What is mumps?
Mumps is a disease caused by a virus. It causes painful swelling of the salivary glands, also called the parotid glands. These glands are in front of and below each ear, near the lower jaw.
Signs and symptoms of mumps
Common symptoms include:
- swelling of one or both of the parotid glands in front of the ear and crossing into the corner of the jaw
- cough or runny nose
- headache and muscle ache
- low-grade fever
- abdominal (tummy) pain and loss of appetite.
About one in three children will have no symptoms or very mild symptoms.
How mumps is diagnosed
Your family doctor will diagnose mumps by doing a physical exam of your child. The doctor may also order a blood test or swabs from the nose or throat to help confirm the diagnosis.
How the mumps virus spreads
Mumps spreads through the air from one person to another through coughing, sneezing or even speaking. Mumps can also spread by touch. For example, your child may catch the virus by touching a surface covered with infected droplets and then touching their eyes, mouth or face.
Mumps is very contagious (spreads very easily) from one to two days before the glands start to swell to five days after swelling starts. If your child has mumps, keep them away from others, especially from babies and younger children, until they are no longer contagious.
Complications of mumps
Mumps is usually mild in children, but complications can sometimes occur. Serious complications, which are rare, can have a long-lasting effect into adulthood.
- If caught at a young age, mumps can cause deafness in about one out of 20,000 infected children.
- Mumps can damage the central nervous system, which may lead to meningitis, encephalitis or cerebellar ataxia (problems co-ordinating movements). Nervous system complications from mumps are more common in adults but they can occur in children as well.
- Mumps can cause orchitis (swollen testicles) in four out of 10 teen and adult males. It is more common after puberty and may involve pain for a number of weeks, swelling, tenderness, nausea, vomiting and fever. Orchitis does not affect fertility.
How to prevent mumps
A vaccine to protect against mumps is available free of charge in many countries as part of the measles, mumps and rubella (MMR) vaccine. Children receive it in two doses.
- The first dose is given soon after your child’s first birthday.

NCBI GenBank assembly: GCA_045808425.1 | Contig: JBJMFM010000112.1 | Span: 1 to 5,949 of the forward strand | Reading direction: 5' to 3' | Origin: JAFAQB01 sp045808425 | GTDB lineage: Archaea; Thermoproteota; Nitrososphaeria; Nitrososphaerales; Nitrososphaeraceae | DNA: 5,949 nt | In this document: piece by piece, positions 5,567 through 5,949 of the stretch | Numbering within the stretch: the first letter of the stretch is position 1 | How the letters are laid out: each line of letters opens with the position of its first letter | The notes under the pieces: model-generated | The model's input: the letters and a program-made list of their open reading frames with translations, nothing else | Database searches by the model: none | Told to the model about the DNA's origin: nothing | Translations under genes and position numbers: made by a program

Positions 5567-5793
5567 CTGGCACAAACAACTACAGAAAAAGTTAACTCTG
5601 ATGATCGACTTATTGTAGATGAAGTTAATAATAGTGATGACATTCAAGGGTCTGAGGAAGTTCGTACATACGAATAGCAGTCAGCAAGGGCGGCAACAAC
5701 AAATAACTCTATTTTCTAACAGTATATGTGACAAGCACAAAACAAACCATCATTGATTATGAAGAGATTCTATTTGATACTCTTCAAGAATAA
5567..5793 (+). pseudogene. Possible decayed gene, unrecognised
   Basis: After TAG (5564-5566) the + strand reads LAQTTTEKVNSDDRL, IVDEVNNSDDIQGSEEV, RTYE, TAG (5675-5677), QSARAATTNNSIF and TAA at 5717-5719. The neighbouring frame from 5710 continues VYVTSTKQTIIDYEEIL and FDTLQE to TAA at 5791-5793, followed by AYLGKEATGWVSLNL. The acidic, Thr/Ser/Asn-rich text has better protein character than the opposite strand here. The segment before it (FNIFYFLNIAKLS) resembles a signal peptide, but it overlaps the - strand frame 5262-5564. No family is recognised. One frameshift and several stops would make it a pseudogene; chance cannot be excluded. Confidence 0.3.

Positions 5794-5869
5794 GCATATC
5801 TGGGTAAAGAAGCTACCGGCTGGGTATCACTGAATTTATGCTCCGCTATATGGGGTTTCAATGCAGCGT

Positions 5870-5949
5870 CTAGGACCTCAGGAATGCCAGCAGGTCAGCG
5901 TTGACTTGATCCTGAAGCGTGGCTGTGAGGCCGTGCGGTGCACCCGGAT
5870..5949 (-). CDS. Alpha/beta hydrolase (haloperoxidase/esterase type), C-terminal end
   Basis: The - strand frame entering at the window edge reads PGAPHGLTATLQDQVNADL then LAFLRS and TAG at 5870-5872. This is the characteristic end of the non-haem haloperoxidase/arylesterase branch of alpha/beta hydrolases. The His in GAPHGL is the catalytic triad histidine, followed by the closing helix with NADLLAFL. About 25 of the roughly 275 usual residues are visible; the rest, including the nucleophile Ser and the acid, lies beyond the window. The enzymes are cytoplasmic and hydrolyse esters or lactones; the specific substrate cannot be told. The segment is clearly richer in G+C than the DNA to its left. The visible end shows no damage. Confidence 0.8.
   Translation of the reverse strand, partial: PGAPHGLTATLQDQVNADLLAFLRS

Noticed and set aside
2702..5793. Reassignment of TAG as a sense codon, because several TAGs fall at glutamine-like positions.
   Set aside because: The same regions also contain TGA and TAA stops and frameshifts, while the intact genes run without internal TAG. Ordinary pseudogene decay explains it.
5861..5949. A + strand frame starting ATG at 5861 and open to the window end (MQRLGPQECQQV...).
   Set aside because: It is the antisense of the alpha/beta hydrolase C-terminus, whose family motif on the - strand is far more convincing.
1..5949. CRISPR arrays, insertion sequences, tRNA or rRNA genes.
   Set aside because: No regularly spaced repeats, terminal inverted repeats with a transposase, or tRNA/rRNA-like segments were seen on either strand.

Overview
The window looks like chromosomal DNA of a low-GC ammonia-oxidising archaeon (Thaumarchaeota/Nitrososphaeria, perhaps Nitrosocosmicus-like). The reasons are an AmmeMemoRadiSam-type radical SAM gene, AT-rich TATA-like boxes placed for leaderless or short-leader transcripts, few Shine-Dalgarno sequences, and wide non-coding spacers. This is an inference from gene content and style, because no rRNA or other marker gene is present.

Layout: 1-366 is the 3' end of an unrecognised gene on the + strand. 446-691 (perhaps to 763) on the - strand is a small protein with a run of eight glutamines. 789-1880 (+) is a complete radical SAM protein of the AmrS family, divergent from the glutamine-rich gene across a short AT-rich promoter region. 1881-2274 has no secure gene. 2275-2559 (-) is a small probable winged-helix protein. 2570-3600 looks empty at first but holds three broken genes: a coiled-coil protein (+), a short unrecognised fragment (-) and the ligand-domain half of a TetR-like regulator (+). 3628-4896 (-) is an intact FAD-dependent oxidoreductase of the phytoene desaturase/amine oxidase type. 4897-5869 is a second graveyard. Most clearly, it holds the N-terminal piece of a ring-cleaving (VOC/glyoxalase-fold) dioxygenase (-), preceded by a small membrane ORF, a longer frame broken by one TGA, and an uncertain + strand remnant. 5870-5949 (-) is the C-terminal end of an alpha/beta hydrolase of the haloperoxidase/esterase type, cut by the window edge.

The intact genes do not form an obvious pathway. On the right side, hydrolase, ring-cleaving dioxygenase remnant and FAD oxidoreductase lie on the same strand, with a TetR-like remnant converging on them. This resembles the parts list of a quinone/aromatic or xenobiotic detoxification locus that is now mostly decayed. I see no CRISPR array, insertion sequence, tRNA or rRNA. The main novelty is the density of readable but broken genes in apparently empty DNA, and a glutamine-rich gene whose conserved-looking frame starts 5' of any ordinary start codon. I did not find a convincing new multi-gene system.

- The second dose is given before your child starts school.
Most cases of mumps occur in people who have not been vaccinated or have not received the booster shot. Ask your doctor about the MMR vaccine if you or your child are not immune.
How to care for a child with mumps at home
There is no specific treatment for mumps. You can support your child by trying to make them comfortable.
Monitor and treat the fever
If your child has a fever or is in pain, you may give them acetaminophen or ibuprofen. Do not give your child acetylsalicylic acid (ASA).
Give your child fluids
Offer your child water or other fluids often to keep them hydrated.
Isolate your child and allow them bed rest
Your child cannot go to school or day care for five days after their glands start to swell. In Canada, cases of mumps are reported to the nearest Public Health Department. The department will tell you when it is safe for your child to return to regular activities.
When to see a doctor
Call your child’s regular doctor if:
- your child’s fever lasts for longer than three days
- the swelling lasts for longer than seven days (in many cases, the other side of the face will swell within a few days of the first side)
- the swelling becomes more painful.
Take your child to the nearest emergency department or call 911 if:
- their behaviour or physical abilities change
- they have a seizure
- they are not eating or drinking and are dehydrated.
- Mumps is an infection caused by a virus. It is usually mild in children.
- Common symptoms include swelling of the glands in the cheek and mouth, pain, fever and tiredness.
- Since mumps is very contagious, keep your child away from others for at least five days after their glands start to swell.
- Mumps can be prevented with the MMR vaccine.